As I mentioned earlier, having a good general knowledge is essential to at least follow or understand the film. Many things shown in the film are connected to culture in one way or another. The Mario detail in the film is a reference to the caves Sam will discover later. If you’ve played Mario, you know about the secret tunnels and warp points. You can play Mario straightforwardly or use the warp points to make leaps. Mario has been specially chosen for the message, “if you search, you will find.” The Stranger Things alphabet, the masks behind Ford in Westworld, the Black Lagoon poster in Sam’s room related to the lake, and many more details are found throughout the film.

Sam manages to find Sarah by any means necessary, but to do so, he must pass through two critical points. These two crucial points actually contain all the messages of the film. The elderly musician he encounters, who has shattered his mind, actually summarizes the film’s message for us:

“Oh look at you! Everything that you’ve hoped for, that you’ve dreamed about being a part of, is a fabrication. Your art, your writing, your culture is the shell of other men’s ambitions – ambitions beyond what you will ever understand.”

Everything you seek meaning in, everything you attribute meaning to, is actually meaningless. The music you get excited about, the music that makes you cry, was actually written to make money. The films from which you extract profound messages are also things made for money. Regardless of how much you believe that we are not alone in life, that there is meaning, a purpose, in the end, none of it exists.

In reality, everything that happens to Sam is because he wants to believe in it. Even though the elderly musician tells him the truth, Sam continues to seek meaning, which leads him to the secluded wealthy. They, in turn, tell him that life is meaningless, and that titles and awards have no significance. For them, life is just about sex, nothing more. This theme of meaninglessness reoccurs throughout the film. We come across numerous details that shatter the illusion of meaning, such as discovering that the balloon girl at the party is, in fact, an escort, and the simplicity of the singer called “Jesus” whom everyone wonders about saying, “he also takes a crap.”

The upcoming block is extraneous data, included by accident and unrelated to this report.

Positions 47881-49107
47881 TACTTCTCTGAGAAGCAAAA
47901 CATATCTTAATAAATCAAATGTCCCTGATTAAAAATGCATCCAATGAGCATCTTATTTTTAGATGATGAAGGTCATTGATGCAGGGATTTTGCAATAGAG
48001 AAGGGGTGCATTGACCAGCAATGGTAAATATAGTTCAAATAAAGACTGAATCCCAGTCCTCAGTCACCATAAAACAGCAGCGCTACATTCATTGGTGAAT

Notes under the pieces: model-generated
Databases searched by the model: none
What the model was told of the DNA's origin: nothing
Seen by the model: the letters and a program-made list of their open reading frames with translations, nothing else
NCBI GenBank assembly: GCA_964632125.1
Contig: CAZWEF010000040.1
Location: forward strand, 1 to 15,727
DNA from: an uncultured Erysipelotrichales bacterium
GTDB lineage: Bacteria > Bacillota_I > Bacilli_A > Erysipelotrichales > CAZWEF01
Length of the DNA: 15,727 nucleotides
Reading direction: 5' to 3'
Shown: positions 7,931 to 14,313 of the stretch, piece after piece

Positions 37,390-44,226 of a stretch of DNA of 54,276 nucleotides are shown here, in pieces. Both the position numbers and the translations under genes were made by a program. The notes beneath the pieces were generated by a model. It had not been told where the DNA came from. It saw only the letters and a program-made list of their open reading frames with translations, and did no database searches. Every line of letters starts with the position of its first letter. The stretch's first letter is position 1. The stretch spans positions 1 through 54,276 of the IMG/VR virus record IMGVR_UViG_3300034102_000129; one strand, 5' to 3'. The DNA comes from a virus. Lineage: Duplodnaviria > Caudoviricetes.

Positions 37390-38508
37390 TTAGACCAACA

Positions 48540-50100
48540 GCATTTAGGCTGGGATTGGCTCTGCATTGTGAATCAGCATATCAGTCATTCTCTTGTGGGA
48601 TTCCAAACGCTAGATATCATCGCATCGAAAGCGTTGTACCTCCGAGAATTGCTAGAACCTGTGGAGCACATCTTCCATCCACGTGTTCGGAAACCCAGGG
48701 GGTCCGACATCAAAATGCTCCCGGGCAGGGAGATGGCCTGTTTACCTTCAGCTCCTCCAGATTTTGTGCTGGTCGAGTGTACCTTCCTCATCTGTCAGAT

Under the Silver Lake

Sam, realizing he missed Sarah, concludes his quest for meaning at his neighbor’s house. His hope dwindles, and his reality comes crashing down when bailiffs enter his home. We can see it written all over his face. His adventure in Los Angeles to find out where Sarah went, although filled with mysteries, is ultimately a futile endeavor. It’s a journey that leads nowhere and shouldn’t lead anywhere. Superstitions, legends, meanings, metaphors – they’re all our creations. When we look at the business side of things, in reality, everything is done for the sake of money and sex. It’s human nature. But sometimes, we feel so aimless, like Sam, that we search for meaning. But it’s not there. I’m sorry. It really isn’t.

The film’s biggest issue, in my opinion, is not its incomprehensibility but its length. Maintaining a tempo in a 2-hour and 20-minute film can be challenging, especially in a detective story where there’s no actual action, and the rising and falling tempo can occasionally become somewhat tedious for the audience. The film would have been delightful if it were a half-hour shorter. Meaninglessness is not the problem here. It seems that David Robert Mitchell has crafted a highly personal film. It’s entirely possible to understand it without asking him. I may have missed many of the details he wanted to convey about his passion for Los Angeles while thinking I’m well-versed in Los Angeles or American culture. The reason for this might be my inadequate familiarity with Los Angeles or American culture. No matter how much I think I know. Unfortunately, I couldn’t understand details like the dog killer, Owl’s Kiss, the one-eyed pirate, or dam water. I still wonder about them.

In summary, “Under the Silver Lake” is an intriguing but challenging film in which the director attempts to depict his love for Los Angeles through absurdities. It’s a film that leaves your mind in a state of confusion but is aesthetically interesting. If it were a bit shorter, it could have been even more enjoyable. I certainly didn’t expect this kind of film after “It Follows,” but we once again witnessed David Robert Mitchell’s skill in directing and storytelling. Looking forward to his third film. Hopefully, I’ll be able to understand that one too.

Cast & Crew

director: David Robert Mitchell

writers: David Robert Mitchell

starring: Andrew Garfield, Riley Keough

USA | 2018 | 139 MINUTES |


Ukrainian Creative Director | Motion Picture Writer | Horror Freak